Dictionary of the Hausa Language: Hausa-English (Google eBook)

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The University Press, 1899 - English language
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Page xiv - As the emphasis laid on different syllables differs a good deal in different localities, very sparing use has been made of accents. They have only been employed where the emphasis to be placed upon a syllable is very pronounced or specially liable to be misplaced.
Page 108 - BhQrata hasta — a measure of length from the elbow to the tip of the middle finger...
Page 193 - If there is no purity, there is no prayer; if there is no prayer, there is no drinking of the water of heaven.
Page 38 - Cp. the antithesis carnis — lacertorum § 77lacertis. As opposed to brachium, laceríus is the upper part of the arm, from the shoulder to the elbow.
Page 150 - That part of anything by which it is held in the hand. A haft. As the handle of a knife or other instrument.
Page 15 - ... he did not see the man' the later is more idiomatic. In the case of a negative interrogation the second ba is frequently omitted ; ba ya and ba ya yi are usually abbreviated to bai : ba na is abbreviated to ban thus ban sani ba 'l do not knowV' 'A note of the pronunciation of Hausa
Page 20 - ... Time is generally reckoned by the seasons of the year, which are as follows : — funturu, or lokachin The cold season, beginning about dari December or January ; the season of the harmattan wind rani The hot season after the conclusion of the cold or harmattan, beginning about March bazara...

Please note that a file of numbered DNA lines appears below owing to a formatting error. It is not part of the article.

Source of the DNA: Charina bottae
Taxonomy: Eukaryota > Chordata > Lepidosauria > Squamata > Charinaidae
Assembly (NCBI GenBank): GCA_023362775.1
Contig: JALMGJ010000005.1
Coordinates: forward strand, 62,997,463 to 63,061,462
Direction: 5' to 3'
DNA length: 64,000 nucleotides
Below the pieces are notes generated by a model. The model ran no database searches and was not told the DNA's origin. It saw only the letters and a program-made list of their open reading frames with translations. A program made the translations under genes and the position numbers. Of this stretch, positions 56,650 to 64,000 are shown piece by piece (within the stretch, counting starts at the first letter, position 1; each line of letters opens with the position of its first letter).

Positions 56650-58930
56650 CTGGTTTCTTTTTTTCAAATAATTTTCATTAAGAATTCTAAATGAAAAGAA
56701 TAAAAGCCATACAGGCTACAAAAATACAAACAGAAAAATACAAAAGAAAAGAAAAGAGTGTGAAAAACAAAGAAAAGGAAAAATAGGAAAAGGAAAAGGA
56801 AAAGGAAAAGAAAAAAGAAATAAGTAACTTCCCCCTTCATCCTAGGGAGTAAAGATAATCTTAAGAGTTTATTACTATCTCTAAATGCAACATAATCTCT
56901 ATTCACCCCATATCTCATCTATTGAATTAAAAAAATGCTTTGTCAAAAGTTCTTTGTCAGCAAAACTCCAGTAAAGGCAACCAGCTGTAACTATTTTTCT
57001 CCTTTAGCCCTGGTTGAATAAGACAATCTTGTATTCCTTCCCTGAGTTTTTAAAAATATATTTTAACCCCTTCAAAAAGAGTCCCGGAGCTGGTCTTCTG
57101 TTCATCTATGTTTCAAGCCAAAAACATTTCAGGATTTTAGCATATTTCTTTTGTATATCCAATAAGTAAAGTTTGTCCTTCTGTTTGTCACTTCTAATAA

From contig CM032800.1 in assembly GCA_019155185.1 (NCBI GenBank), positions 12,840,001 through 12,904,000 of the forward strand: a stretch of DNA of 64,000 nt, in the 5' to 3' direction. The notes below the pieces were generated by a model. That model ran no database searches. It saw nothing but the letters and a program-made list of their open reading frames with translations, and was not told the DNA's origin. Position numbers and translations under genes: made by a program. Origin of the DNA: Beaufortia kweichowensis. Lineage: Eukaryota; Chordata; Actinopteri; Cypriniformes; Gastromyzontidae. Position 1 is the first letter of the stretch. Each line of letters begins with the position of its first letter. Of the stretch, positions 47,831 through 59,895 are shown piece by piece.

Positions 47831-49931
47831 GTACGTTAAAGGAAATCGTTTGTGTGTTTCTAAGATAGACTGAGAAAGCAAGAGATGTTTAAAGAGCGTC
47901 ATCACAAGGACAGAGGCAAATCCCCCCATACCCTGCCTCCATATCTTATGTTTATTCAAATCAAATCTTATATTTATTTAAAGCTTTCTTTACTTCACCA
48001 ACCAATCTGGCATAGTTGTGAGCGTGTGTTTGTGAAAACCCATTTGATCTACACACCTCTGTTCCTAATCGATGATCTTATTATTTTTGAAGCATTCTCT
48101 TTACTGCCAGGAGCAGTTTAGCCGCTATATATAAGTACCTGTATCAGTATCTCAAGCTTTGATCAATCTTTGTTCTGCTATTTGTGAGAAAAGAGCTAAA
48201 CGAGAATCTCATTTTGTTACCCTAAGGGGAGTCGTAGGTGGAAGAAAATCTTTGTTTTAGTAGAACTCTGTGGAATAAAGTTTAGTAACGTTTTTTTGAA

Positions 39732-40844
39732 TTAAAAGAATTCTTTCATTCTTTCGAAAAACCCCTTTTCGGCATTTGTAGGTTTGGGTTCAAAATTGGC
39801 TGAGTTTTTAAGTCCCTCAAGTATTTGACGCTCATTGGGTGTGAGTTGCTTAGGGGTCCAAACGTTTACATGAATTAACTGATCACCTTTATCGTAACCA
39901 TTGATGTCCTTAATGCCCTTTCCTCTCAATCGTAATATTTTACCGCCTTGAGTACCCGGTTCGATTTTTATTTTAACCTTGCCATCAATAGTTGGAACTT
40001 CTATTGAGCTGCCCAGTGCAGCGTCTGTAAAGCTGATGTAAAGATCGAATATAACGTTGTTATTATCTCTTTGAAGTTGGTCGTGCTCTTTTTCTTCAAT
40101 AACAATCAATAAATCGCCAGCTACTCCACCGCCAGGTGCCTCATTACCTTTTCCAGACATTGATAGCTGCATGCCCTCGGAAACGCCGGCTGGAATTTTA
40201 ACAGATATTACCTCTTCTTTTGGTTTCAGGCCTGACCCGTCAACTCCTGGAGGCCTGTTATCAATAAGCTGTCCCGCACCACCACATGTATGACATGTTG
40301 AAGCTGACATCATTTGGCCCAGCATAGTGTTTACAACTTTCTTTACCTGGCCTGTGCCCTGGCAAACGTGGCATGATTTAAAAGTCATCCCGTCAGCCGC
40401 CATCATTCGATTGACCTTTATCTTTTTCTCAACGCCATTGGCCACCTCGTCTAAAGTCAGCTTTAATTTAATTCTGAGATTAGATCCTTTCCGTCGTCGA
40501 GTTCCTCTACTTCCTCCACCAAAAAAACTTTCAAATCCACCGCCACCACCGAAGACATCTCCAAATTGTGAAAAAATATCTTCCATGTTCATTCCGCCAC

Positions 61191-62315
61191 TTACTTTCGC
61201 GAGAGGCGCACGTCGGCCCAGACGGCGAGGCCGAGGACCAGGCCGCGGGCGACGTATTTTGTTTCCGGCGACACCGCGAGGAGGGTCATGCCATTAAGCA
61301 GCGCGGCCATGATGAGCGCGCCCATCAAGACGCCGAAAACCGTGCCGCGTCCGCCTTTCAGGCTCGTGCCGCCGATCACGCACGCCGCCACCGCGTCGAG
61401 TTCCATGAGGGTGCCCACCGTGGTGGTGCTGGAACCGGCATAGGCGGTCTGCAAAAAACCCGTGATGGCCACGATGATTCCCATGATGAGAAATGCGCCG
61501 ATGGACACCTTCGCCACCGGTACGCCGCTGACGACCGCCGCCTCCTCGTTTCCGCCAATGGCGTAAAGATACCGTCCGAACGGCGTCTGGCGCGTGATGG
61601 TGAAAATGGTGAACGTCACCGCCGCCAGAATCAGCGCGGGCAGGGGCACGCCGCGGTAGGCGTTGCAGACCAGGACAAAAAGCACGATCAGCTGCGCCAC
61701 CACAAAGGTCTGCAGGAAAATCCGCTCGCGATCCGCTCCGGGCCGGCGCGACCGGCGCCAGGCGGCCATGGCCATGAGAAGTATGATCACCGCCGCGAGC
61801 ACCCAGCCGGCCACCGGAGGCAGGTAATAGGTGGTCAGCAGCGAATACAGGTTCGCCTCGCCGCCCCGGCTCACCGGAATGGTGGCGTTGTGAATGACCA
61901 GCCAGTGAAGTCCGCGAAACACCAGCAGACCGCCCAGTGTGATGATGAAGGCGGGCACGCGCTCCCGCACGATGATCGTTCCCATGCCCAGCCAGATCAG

Page viii - Dr Schon may justly be regarded as the pioneer of Hausa study. He learnt the language from some freed slaves in Sierra Leone, and afterwards took part in the Government expedition which ascended the R. Niger in 1841. Unfortunately he was never able to penetrate into the Hausa country ; and, as he afterwards spoke of himself as having reduced to writing a hitherto unwritten language, he was apparently unaware at the time...
Page 15 - ba ... ba. It is placed before and after the verb or the sentence which it negatives, thus we may have ba ya gani ba mutum or ba ya gani mutum ba 'he did not see the man' the later is more idiomatic. In the case of a negative interrogation the second ba is frequently omitted ; ba ya and ba ya yi are usually abbreviated to bai : ba na is abbreviated to ban thus ban sani ba 'l do not knowV...
Page xxx - Lagos, for grants which they have made towards defraying the expenses of publication and to the Syndics of the Cambridge University Press for undertaking the work.

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